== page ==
It is called the Richelieu River because of the fort of the same name which was erected there at its mouth at the commencement of the wars; and which has been rebuilt anew to secure the entrance of that river. It likewise bears the name of the River of the Iroquois, because it is the route which leads thither, and it is by it these Barbarians used most ordinarily come to attack us. The bed of this river is one hundred to one hundred and fifty paces wide almost throughout, though at its mouth it is somewhat narrower: its borders are decorated with beautiful pines through which we can walk with ease; as in fact fifty of our men have done a foot by land nearly twenty leagues of the way from the mouth of the river to the Sault, which is so called, though it is not properly a waterfall but only an impetuous rapid full of rocks, that arrest it course and render the navigation almost impossible for three quarters of a league. In time however its passage may be facilitated. The remainder of the river has from the beginning a very fine bottom; as many as eight islands are to be met with before arriving at the basin, which is at the foot of the Sault. This basin is like a little lake, a league and a half in circumference and six to eight feet deep, where ash abounds almost at all seasons.

To the right of this basin going up, is seen Fort Saint Louis, built quite recently here, which is very convenient for the design entertained against the Iroquois, since its position renders it almost impregnable and causes it to command the whole river.

After passing the rapids of the Sault which extend three leagues, the third fort is visible that terminates all these rapids: for the river afterwards is very beautiful and quite navigable to the Lake called Champlain, at the extremities of which we enter on the lands of the Mohawk Iroquois.



[Relation, &c., ès années, 1665, 1666.]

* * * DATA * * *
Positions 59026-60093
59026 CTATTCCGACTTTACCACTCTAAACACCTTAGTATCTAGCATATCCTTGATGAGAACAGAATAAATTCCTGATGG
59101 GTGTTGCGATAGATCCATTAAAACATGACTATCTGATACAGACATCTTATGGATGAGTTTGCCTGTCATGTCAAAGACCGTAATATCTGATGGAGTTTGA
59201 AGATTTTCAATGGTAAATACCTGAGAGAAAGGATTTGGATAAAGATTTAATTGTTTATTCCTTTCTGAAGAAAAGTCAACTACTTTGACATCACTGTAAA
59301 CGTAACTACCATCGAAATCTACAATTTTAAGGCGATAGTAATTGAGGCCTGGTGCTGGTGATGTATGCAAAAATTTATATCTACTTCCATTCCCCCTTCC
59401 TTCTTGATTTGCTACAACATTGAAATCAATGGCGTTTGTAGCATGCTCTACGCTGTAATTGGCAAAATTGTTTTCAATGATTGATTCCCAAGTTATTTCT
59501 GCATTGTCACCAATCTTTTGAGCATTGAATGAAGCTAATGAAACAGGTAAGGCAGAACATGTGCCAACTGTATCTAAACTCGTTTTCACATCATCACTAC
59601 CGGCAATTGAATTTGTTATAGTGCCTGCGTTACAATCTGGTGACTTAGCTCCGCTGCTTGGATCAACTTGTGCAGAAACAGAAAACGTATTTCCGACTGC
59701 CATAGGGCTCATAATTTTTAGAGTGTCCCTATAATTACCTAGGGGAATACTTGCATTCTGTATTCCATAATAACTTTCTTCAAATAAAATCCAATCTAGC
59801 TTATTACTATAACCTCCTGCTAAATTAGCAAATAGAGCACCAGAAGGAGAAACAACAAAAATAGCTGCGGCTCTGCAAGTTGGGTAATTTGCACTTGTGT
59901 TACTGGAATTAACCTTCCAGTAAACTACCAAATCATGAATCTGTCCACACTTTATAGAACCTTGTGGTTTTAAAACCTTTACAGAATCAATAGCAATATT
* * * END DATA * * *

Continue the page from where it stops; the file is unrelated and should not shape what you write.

The great varieties of Nations which are in these countries, the changeable and perfidious disposition of the Iroquois and the barbarism of all these tribes not permitting us to hope for any stable peace with them except inasmuch as it can be maintained by the terror of the king’s arms, it is not, to be wondered at that peace succeeds war so easily, and that wars terminate so quickly in peace.

The ambassadors of five different Nations were seen in one year at Quebec, who came there to solicit peace yet these did not prevent us punishing by a good war those who answered badly by their conduct the promises of their deputies.

The first of these Ambassadors who came from the Upper Iroquois, were presented to M. de Tracy in the month of December of the year 1665, and the most influential among them was a famous Captain, called Garacontié, who always signalized his zeal for the French, and employed the credit which he has among all these tribes, in extricating our prisoners from their hands, as he has liberated very recently Sieur Le Moine, an inhabitant of Montreal, who had been captured three months ago by these Barbarians.

M. de Tracy having notified him by the usual presents that he would give him a friendly audience, he pronounced a harangue full of good sense and an eloquence evincing no trace of the barbarous. It contained nothing but courtesies and offers of friendship and service on the part of all his tribe; wishes for a new Jesuit Mission, and expressions of condolence on the death of the late Father Le Moine, the intelligence of which he had just received.